United States District Court, E.D. Wisconsin
JHB INVESTMENTS, LLC and JOHN H. BAGLEY Plaintiffs,
CITY OF WEST BEND, GWENN SOLDNER, TJ JUSTICE, and KURTIS McMAHON, Defendants.
ORDER DISMISSING CASE FOR LACK OF DILIGENCE UNDER
CIVIL L.R. 41(C)
PAMELA PEPPER, UNITED STATES DISTRICT JUDGE.
January 5, 2017, the defendants removed this case from
Washington County Circuit Court to the federal court for the
Eastern District of Wisconsin. Dkt. No. 1. The plaintiffs did
not move for remand. Six weeks later, on February 17, 2017,
the court received a letter from Attorney Aaron DeKosky of
Padway & Padway, Ltd., indicating that the plaintiffs had
hired him to represent them. Dkt. No. 10. Once Attorney
DeKosky was on board, the plaintiffs agreed to dismiss
several of the defendants named in the original complaint.
Dkt. No. 14.
April 24, 2017, the plaintiffs filed an amended complaint,
dkt. no. 17, and the four remaining defendants answered on
May 9, 2017, dkt. no. 18. The court conducted a Rule 16
scheduling conference on October 5, 2017; at that time, the
court set a deadline of April 30, 2018 for completing
discovery, and a deadline of May 16, 2018 for the parties to
file dispositive motions. Dkt. No. 21.
December 29, 2017, Attorney Dekosky filed an unopposed motion
to withdraw from representing the plaintiffs. Dkt. No. 22. As
is the court's usual practice, before the court granted
that motion, the court wanted to ensure that the individual
plaintiff, John Bagley, understood that he could not
represent JHB Investments, LLC, because under both Wisconsin
and federal law, the LLC plaintiff had to be represented by
counsel. Accordingly, the court scheduled a status conference
for February 5, 2018. The court provided plaintiff Bagley
with notice of the February 5, 2018 hearing and ordered him
to appear by phone or in person in court. See
Text-Only Order January 23, 2018. Bagley did not appear at
the February 5, 2018 status conference. Dkt. No. 23. During
the hearing, Attorney Dekosky indicated that one of the
reasons that he had moved for withdrawal was that he had had
difficulty communicating with defendant Bagley. Id.
In response to the court's request, Attorney Dekosky
provided the court with Bagley's contact information, and
indicated that it would make an effort to reach him.
court's staff was able to reach Bagley, but had
difficulty setting up a scheduling conference. This
difficulty resulted in the court issuing an order on April 3,
2018, in which the court granted Attorney Dekosky's
unopposed motion to withdraw. Dkt. No. 24. The court
described its efforts to contact Bagley:
First, the court's staff emailed Bagley. He did not
respond. Next, the court's staff called Bagley, who
indicated that he had gotten the email, and that he had
forwarded it to someone. When asked about dates for a
hearing, plaintiff Bagley indicated that he was not in his
office, and asked the court's staff to call him back
later that afternoon. When staff called later that afternoon,
Bagley said he was in his car and could not discuss dates. He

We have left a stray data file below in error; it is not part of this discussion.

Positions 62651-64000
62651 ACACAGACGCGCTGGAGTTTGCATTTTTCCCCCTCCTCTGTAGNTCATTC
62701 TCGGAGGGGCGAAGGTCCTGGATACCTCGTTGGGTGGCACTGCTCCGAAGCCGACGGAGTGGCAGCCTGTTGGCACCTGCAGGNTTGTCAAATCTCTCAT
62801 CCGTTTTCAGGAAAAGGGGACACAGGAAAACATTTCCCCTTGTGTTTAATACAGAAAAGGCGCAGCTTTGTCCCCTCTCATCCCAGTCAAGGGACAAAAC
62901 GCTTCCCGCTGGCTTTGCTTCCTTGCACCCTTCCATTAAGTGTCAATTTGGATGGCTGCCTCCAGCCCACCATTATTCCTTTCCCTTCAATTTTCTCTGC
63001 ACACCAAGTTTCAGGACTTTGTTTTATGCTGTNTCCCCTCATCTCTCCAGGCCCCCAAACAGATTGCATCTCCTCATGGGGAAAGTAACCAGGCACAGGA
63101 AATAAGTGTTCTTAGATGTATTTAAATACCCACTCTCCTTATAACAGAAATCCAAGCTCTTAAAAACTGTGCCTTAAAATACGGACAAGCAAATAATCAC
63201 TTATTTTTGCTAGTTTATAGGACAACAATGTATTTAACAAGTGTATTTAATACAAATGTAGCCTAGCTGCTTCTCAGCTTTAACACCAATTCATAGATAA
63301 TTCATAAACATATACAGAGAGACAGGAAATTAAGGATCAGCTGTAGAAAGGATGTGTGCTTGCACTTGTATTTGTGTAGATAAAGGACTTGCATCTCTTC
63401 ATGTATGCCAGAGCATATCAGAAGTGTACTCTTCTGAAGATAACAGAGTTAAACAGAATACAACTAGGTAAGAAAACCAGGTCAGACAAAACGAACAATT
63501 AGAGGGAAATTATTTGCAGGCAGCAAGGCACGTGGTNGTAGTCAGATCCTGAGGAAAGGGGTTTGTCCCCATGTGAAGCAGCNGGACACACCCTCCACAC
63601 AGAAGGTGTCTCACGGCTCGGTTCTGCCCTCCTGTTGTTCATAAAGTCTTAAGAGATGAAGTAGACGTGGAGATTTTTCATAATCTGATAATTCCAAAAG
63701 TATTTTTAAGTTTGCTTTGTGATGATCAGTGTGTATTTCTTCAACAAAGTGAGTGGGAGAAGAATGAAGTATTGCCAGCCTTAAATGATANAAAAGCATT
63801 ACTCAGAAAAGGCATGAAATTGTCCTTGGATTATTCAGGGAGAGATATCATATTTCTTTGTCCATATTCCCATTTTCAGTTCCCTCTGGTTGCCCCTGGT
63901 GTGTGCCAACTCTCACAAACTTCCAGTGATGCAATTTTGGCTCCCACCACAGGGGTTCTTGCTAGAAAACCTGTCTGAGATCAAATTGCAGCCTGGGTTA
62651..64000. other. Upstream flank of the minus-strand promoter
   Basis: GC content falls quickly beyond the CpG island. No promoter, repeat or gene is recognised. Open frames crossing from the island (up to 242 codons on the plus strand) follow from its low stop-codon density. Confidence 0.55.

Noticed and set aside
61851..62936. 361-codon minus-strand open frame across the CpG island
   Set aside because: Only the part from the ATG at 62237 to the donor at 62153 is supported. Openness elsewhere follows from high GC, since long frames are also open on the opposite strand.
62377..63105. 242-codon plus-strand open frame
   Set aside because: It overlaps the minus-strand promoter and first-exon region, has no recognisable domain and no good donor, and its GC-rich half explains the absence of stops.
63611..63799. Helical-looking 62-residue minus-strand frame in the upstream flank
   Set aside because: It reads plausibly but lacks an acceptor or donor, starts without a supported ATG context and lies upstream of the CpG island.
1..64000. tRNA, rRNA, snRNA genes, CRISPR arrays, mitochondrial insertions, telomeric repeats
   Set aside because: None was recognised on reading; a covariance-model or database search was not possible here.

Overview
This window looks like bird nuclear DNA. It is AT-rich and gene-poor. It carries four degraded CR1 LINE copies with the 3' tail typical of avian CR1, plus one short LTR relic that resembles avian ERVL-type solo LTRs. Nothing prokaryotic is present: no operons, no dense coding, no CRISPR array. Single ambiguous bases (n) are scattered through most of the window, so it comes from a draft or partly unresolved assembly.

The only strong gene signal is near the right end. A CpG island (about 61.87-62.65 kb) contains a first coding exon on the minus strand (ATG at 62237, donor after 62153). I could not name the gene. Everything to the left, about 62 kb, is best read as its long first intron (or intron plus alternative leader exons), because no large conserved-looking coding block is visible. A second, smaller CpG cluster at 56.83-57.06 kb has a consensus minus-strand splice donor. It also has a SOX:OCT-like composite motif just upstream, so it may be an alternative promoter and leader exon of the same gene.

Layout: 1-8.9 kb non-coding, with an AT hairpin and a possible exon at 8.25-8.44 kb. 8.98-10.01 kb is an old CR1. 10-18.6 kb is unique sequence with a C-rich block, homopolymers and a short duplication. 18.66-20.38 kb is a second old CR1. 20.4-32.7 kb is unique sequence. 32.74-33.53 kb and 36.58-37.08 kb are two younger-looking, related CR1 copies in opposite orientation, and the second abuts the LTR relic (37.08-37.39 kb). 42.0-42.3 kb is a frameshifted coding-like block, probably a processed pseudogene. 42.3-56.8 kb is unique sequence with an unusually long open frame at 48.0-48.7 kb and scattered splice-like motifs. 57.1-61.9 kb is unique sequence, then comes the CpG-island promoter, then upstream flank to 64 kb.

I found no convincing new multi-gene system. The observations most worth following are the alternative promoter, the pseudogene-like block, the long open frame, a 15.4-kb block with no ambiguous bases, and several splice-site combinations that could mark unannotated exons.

asked staff to call him at 9:00 the next morning. Staff did
so, and the phone went to voice-mail; staff left a message
asking Bagley to call back to discuss the hearing dates. Mr.
Bagley did not call back.
Id. at 3.
the fact that these efforts had failed, the court's April
3, 2018 order gave Bagley one last chance to appear, so the
court could explain what he needed to do if he wanted the
case to go forward with both plaintiffs. The April 3, 2018
order set a hearing for April 24, 2018 at 11:00 a.m., and
the plaintiffs must appear at that hearing if they wish to
pursue this case further. Plaintiff John Bagley may represent
himself, if he chooses to do so, but he must appear at the
hearing regardless. JHB Investments must appear at the
hearing represented by a lawyer.
John Bagley may not appear for JHB Investments on April 24.
Id. at 4 (emphasis in original). In the very last
paragraph of the court's April 3, 2018 order, the court
warned Bagley that “If the plaintiffs do
not appear, either by phone or in
person, at the April 24, 2018 hearing, the
court will dismiss this case for
lack of prosecution under Civil. L.R. 41
(E.D.Wis.).” Id. (emphasis in
did not appear at the hearing on April 24, 2018.
Local Rule 41(c) of the Local Rules for the Eastern District
of Wisconsin allows a court to dismiss a case with or without
prejudice “whenever it appears to the court that the
plaintiff is not diligently prosecuting the action[.]”
The court finds that the plaintiffs have not diligently
prosecuted this case, and will dismiss it. The remaining
question is whether the dismissal should be with or without
prejudice. At the April 24, 2018 hearing, the defendants
asked the court to dismiss the case with prejudice, given
Bagley's lack of cooperation with his attorney and the
court, and the delay it had caused. The court agrees. The
justice system is open and available to those who want to use
it in good faith, to pursue their rights and to resolve their
disputes in an orderly and fair way. But the system requires
something of the people who want to use it. It requires that
they follow the rules, and participate in good faith. The
plaintiffs have not done that here, and the court finds that
dismissal with prejudice is appropriate.
court ORDERS that this case is
DISMISSED WITH PREJUDICE for lack of
diligence under Civil L.R. 41. The clerk of court shall enter
order and the judgment to follow are final. Under Civil Local
Rule 41(c), a party whose case has been dismissed may, within
twenty-one (21) days of the date of the
dismissal order, file a petition asking the court to
reinstate the case. A dissatisfied party also may appeal the
order of dismissal to the Court of Appeals for the Seventh
Circuit, by filing in this court a notice of appeal within
thirty (30) days of the entry of judgment.
See Fed. R. App. P. 3, 4. This court may extend this
deadline if a party ...